Was having a famous sibling a blessing or a curse? Neither, Cole says. In fact, as a young man (he was a pre-teenager when Nat's career took off), Freddy wasn't particularly eager to follow in his brother's footsteps. In fact, he hardly seemed to notice them.

"It didn't dawn on me about doing music or anything," Cole says. "I was happy that that was my brother [enjoying success], but it didn't have any kind of special influence at all."

Still, he admits that "had there not been a Nat Cole, there might not have been a Freddy Cole," musically speaking. But while being Nat's brother may have opened doors initially, "when doors open you still got to go in there and perform -- and if you can't do what you're supposed to do, people don't care who you are."

To complete the comparison, Freddy's voice has a coarser, husky quality than did Nat's. Adjectives like "smoky" and "silky" show up frequently in describing his vocals.

And what about those various languages? In addition to English, Cole sings in Spanish, French, German ("a little German," he says), Portuguese (the language of Brazil), and a dialect from the Philippines.

Rio de Janeiro Blue features a sampling of his Portuguese on "Sem Voce." In the absence of words that most of us can comprehend, his vocals take on an instrumental quality, demonstrating his capacity to tell a story with emotion, language notwithstanding.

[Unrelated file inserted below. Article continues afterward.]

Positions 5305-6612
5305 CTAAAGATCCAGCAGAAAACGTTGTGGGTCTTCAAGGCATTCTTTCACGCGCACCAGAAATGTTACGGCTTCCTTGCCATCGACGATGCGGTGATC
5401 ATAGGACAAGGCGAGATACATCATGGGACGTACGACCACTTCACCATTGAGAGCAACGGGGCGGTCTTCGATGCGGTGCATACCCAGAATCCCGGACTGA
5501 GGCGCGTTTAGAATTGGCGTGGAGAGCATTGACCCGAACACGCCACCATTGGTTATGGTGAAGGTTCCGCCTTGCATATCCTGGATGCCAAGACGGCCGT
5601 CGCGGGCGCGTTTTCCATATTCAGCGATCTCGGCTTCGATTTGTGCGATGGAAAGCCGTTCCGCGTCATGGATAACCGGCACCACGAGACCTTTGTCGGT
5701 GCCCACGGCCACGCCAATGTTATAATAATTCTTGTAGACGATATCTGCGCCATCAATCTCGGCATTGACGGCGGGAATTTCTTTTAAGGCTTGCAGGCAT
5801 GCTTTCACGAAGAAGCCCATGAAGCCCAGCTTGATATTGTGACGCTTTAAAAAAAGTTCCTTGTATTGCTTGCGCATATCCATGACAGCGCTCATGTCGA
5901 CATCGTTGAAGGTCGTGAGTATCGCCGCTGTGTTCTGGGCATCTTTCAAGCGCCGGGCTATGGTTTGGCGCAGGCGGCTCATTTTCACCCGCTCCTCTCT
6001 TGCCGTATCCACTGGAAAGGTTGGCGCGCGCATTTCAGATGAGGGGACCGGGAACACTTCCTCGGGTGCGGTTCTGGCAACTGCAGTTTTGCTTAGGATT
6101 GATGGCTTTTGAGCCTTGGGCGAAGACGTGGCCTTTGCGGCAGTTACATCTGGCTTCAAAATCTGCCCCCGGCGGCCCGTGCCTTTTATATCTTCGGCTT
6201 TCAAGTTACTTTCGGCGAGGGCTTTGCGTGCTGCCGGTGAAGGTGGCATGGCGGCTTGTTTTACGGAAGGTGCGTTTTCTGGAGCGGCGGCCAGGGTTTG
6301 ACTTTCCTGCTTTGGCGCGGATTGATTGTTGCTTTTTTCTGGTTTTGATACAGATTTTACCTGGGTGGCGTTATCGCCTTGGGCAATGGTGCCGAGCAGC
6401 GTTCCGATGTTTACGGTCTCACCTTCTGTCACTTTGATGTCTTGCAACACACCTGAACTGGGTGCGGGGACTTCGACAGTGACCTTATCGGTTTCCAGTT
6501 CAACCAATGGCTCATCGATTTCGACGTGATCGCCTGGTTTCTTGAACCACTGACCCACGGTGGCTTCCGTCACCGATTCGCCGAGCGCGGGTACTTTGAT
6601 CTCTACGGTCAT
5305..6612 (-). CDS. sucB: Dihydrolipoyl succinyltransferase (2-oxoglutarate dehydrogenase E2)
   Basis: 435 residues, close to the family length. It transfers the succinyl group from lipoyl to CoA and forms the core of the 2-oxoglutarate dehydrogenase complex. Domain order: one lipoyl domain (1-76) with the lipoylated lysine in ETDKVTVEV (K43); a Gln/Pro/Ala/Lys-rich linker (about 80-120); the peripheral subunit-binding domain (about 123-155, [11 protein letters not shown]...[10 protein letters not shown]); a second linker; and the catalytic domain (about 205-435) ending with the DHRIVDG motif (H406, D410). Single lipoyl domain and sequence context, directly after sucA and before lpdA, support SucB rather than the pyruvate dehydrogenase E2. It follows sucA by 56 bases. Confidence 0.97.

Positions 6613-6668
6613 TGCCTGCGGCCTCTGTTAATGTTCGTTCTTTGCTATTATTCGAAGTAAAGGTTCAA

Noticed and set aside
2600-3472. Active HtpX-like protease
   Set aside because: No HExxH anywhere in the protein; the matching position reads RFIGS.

"The vocalist has to really get inside the music to make people think they know what you're singing about," Cole says. "That's one thing Brazilian singers do that amazes me: They make you think they're singing directly to you. They get inside the music.

"You have to portray your feelings to the people through your instrument," he adds. "Some pianists -- such as Cedar Walton -- you know where Cedar's coming from as soon as he touches the instrument. Same with Ahmad Jamal.

"The feeling you create being an instrumentalist is the same feeling you create being a vocalist. You shouldn't be going out there singing a lot of words. That don't mean nothing."

Freddy Cole -- with guitarist Jerry Byrd, bassist Zachary Pride and drummer Curtis Boyd -- performs Sat., April 27, at Spivey Hall, Clayton College and State University, 5900 N. Lee St., Morrow. 8:15 p.m. $20. 770-961-3683. www.spiveyhall.org.